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    • #22193
      Mark Koziol
      Participant

      Forum members, this topic is a post that was previously published.
      As patients living with idiopathic pulmonary fibrosis (IPF), many of us experience anxiety and a plethora of emotions on a daily basis.  Many of us also experience the “winter blues”. I recently read an article titled, 3 Strategies to Fight Seasonal Affective Disorder: Helpful tips to ward off the winter blues. The article lists 3 tangible strategies to combat the “winter blues” for its readers. These “winter blues” is known as seasonal affect disorder (SAD).   “SAD, also called seasonal depression, is a form of depression that generally happens in the late fall, when there is less natural sunlight and the days become shorter and colder”.

      Exercising, creating social situations, and light therapy are strategies the article mentions to combat SAD. I follow two of these recommendations regularly; I try to exercise more and it seems there is always some type of gathering among friends and family. Sometimes, I view staying at home and watching TV or doing nothing a blessing. The cold winters in Cleveland, Ohio don’t seem to bother me. I wear enough weather protective gear to feel comfortable, and as a patient living with IPF, I am fortunate I have not experienced these “winter blues” the article refers to.

      Have you or are you currently experiencing the “winter blues”?

      If so, what strategies have you tried to alleviate them?

    • #26976
      Mark Bowden
      Participant

      I am down in spirit right now but know this will pass.  I am still trying to make sense of my most recent diagnosis, given I have lived with this condition for 25 years.  At this time I do not experience any of the common symptoms,  but the breathing test and image studies tell another story. I am in the shell shocked stage concerning the price of the medicine. I also am anxious about the side effects.  I don’t know how to make this work. Is it ever too early to start Ofev if you have an IPF diagnosis?

      • #26978
        Mark Koziol
        Participant

        Hi Mark, it seems as if you have fixed your password problem because you are commenting. Our disease acts in peculiar ways, no one can ever tell you if your condition will progress or remain stable. I’m hopeful you remain stable for another 25 years. The Ofev is expensive and some are able to get financial help with the cost of their insurance doesn’t cover. If you peruse the Ofev topics there should be some info on getting financial help. Your physician should have that info as well. If you are being treated at a hospital a social worker should be able to help you too. Ofev is usually prescribed when doctors determine you have moderate to severe fibrosis. I don’t know why this is the protocol. Take care, we are here to help so throw out any questions you may have. Mark

    • #26988
      Cindy Sears
      Participant

      Hi Mark,  I was put on Ofev right away when diagnosed in July of 2019 with mild to moderate IPF.  Because I am not 65 and not on Medicare but have a private insurance from work I was eligible for help.  Insurance covered most and what insurance didn’t cover this assistance program did so I have not had to pay any copay yet.  However I turn 65 in June so we will see what happens then.  The specialty pharmacy arranged everything.  Hopes this helps.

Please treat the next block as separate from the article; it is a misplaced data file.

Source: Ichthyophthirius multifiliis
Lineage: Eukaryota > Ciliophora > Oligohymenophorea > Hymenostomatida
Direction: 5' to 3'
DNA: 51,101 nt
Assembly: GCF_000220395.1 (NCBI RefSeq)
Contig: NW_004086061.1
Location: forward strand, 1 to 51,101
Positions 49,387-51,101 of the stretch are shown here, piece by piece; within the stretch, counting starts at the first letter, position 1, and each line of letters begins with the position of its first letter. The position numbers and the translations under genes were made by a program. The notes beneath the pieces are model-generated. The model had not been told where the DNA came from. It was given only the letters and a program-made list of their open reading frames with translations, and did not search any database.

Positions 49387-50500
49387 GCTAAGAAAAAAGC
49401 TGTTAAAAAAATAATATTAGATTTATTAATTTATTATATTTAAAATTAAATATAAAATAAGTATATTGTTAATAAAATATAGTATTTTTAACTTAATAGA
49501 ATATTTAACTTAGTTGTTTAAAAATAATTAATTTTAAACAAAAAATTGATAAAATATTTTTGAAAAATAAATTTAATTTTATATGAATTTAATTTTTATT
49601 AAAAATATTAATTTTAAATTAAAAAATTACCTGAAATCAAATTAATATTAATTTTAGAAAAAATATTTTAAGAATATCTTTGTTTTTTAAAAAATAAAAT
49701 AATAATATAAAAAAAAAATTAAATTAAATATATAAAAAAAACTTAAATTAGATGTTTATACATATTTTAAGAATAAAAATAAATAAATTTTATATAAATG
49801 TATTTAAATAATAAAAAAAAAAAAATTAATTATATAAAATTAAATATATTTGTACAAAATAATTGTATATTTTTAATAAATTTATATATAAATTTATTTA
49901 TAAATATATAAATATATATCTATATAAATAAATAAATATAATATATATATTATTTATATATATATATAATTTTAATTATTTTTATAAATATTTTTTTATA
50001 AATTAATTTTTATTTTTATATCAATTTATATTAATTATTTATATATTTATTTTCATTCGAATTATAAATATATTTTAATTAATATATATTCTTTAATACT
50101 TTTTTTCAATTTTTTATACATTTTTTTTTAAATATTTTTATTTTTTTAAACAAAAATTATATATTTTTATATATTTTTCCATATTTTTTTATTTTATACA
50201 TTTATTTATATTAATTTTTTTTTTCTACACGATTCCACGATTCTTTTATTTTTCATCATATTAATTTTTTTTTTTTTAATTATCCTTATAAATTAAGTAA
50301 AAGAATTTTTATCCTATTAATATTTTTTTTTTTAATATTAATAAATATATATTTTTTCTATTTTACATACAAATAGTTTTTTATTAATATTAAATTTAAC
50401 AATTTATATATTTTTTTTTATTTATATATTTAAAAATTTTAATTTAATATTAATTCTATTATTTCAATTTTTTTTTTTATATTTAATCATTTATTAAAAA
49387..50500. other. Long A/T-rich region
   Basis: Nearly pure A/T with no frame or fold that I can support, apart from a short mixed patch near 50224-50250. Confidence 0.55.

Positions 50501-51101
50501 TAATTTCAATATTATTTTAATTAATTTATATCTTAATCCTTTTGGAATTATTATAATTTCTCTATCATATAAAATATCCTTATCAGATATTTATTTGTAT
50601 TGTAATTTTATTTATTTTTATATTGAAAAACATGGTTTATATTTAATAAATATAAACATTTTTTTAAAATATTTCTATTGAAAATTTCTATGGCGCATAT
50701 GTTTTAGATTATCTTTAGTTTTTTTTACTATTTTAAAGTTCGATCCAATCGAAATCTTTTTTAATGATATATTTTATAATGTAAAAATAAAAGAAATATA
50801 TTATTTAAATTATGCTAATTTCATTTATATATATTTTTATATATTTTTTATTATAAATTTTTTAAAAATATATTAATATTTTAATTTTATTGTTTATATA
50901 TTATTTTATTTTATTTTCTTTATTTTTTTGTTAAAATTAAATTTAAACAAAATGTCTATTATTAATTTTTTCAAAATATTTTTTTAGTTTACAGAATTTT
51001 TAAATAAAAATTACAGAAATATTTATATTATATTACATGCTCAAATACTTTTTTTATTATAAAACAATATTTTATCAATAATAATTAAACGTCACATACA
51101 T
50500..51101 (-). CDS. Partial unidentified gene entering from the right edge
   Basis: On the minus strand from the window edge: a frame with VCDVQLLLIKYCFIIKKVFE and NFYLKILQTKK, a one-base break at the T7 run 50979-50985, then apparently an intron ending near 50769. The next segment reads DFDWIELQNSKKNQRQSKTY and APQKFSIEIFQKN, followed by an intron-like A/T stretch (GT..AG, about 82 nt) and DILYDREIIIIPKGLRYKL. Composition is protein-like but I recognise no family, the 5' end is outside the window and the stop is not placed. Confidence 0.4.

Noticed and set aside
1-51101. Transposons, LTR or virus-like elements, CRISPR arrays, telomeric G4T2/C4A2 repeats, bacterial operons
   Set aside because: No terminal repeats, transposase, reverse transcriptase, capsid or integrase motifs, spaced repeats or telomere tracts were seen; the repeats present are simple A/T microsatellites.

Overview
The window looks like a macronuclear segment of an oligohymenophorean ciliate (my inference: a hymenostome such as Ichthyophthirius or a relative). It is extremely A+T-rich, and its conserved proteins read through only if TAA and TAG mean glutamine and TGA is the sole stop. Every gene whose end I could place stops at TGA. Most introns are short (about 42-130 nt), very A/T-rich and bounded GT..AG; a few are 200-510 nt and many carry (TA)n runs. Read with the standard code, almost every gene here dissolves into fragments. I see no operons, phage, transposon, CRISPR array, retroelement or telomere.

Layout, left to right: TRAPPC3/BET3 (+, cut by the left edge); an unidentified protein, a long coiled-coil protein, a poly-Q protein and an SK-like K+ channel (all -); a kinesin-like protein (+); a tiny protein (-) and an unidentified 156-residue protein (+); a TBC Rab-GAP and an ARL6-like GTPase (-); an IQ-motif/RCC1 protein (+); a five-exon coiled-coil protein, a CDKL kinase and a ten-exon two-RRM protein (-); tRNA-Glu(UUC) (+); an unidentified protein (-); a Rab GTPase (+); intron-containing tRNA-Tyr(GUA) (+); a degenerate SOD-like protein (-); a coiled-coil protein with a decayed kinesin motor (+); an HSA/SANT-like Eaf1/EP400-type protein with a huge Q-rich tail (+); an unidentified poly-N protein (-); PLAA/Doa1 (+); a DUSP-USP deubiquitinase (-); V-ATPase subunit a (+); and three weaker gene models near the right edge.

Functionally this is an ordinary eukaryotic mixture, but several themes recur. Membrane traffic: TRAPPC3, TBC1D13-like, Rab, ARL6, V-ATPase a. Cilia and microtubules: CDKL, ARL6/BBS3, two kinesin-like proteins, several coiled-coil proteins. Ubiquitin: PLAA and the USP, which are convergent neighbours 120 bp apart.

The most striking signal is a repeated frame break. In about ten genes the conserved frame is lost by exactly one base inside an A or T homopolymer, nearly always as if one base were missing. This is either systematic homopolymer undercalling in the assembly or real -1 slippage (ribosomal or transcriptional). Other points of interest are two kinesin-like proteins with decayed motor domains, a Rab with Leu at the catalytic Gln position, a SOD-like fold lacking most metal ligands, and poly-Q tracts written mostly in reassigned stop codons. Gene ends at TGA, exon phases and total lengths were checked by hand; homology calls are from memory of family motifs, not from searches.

Cindy

      • #26991
        Mark Koziol
        Participant

        Hi Cindy, thank you for the important info. I was in your boat as well. Employer insurance paid for the medicine, all but $10. The copay was covered by Boehringer ingelheim as they gave me a $20,000 grant for copay help. I wish they could of given me the cash. I hope things are going good with you and Ofev. May your lung function remain stable. Mark

    • #26992
      Mark Bowden
      Participant

      <p style=”text-align: left;”>Mark K — I have read many references to financial assistance in these forums. Some folks have just enough resources that don’t make them eligible for assistance, yet they somehow were able to get help.  I’m looking for that pathway, if it’s real. I am semi-retired, on Medicare with medicare supplement and Medicare drug plans.   I need to figure out what I must pay out of pocket annually to reach the catastrophic level, and then what my monthly copay will be. It’s all very unsettling. The doc says my lungs function at 70 percent.</p>
      <p style=”text-align: left;”>>>>Finally, I apologize for talking about finances in  this forum on on alleviating the winter blues. I know that attitude determines altitude. I’m grateful for each day  — icy winter or humid summer.
      Mark B</p>

      • #26995
        Mark Koziol
        Participant

        Hi Mark, the link provided is to the Boehringer ingelheim financial assistance department for Ofev. https://www.boehringer-ingelheim.us/our-responsibility/patient-assistance-program
        As I stated before I was fortunate enough to have employer insurance that covered my Ofev. At the time I received my scripts BI customer service was in contact with me and gave me $20,000 towards any co-pay. My co-pay was $10 and it was covered. My doctor and his team initiated all of the paperwork and prerequisite forms. I’m hoping this link will provide the help you need. If any other member has any other experiences with getting their Ofev covered, please chime in. Take care mark.

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